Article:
Date: Friday, October 4, 3:00 p.m.
Place: Dulles Hall, Room 012 (230 W. 17th Ave on the OSU Campus)
Free and open to the public
In the West burakumin are often defined straightforwardly as descendants of Japan’s outcaste communities. However, genealogical definitions of burakumin (and arguably minority communities in general) limit our understanding in two critical ways. First, somatic conceptualizations of minority groups conflate socially articulated taxonomies with intrinsic properties. Second, ‘biologized’ notions of burakumin fail to capture the profound transformations that have taken place within the buraku phenomenon over the years, transformations which have expanded, contracted, and radically reconfigured the category “burakumin” and consequently altered the criteria for who fits in it. Drawing on a range of ethnographic data and examples, this presentation problematizes the category of “burakumin” and documents how both the identification and identity of those labeled with this term have shifted within Japanese history along with the evolving institutions, ideologies, and practices used to define the Japanese population and construct the Japanese nation (and its “others”). It will also be argued that the notion of a homogeneous society and culture often pointed to as a general source of friction and marginalzation for minorities in Japan has actually played a significant role in combating prejudice against burakumin.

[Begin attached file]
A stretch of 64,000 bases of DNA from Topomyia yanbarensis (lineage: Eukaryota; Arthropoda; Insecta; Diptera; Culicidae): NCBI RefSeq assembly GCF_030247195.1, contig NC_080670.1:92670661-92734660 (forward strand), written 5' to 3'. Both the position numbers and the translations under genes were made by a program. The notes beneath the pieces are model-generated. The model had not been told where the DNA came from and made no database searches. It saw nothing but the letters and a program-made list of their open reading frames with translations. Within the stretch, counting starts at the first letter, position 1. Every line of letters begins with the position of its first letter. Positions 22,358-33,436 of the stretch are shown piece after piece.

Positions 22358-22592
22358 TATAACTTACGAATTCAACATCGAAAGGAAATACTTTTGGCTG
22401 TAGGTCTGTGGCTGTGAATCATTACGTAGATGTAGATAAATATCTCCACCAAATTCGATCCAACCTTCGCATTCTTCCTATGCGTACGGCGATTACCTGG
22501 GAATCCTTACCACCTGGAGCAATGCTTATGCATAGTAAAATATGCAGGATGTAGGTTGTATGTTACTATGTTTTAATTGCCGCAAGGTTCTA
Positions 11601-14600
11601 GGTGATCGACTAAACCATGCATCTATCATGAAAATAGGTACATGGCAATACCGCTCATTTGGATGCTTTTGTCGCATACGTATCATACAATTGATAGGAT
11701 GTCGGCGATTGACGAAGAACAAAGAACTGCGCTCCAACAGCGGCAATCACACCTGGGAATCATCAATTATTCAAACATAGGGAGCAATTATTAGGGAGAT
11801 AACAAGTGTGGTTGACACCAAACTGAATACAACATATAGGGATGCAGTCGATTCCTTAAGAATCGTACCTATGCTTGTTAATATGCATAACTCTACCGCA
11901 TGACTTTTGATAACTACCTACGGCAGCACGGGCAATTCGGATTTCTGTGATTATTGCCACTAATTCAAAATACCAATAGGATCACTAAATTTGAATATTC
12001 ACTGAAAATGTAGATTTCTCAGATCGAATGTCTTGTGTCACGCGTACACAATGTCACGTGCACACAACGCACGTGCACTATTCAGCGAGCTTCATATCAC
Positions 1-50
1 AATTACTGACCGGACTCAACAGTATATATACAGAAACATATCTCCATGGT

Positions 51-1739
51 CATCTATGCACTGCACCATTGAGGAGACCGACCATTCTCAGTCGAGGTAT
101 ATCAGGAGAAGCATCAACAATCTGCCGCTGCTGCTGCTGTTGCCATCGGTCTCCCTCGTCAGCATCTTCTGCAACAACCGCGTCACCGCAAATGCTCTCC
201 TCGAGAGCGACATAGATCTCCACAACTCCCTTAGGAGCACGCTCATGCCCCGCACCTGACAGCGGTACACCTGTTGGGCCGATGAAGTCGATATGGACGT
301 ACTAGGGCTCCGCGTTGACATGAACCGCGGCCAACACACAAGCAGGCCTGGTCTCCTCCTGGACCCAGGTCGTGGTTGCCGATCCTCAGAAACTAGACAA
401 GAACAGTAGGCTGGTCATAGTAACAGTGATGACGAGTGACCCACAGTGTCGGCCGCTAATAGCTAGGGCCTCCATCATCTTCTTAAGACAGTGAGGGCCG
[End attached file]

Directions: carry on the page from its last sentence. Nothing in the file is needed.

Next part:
Link to event: http://easc.osu.edu/events/how-bunrakumin-became-japanese
Link to flyer: http://easc.osu.edu/files/images/davis.pdf
Co-sponsors are the Institute for Japanese Studies, Department of History, East Asian Studies Center, and a U.S. Department of Education Title VI Grant.
Contact: Janet Stucky Smith at email@example.com
, 614-292-3345. http://easc.osu.edu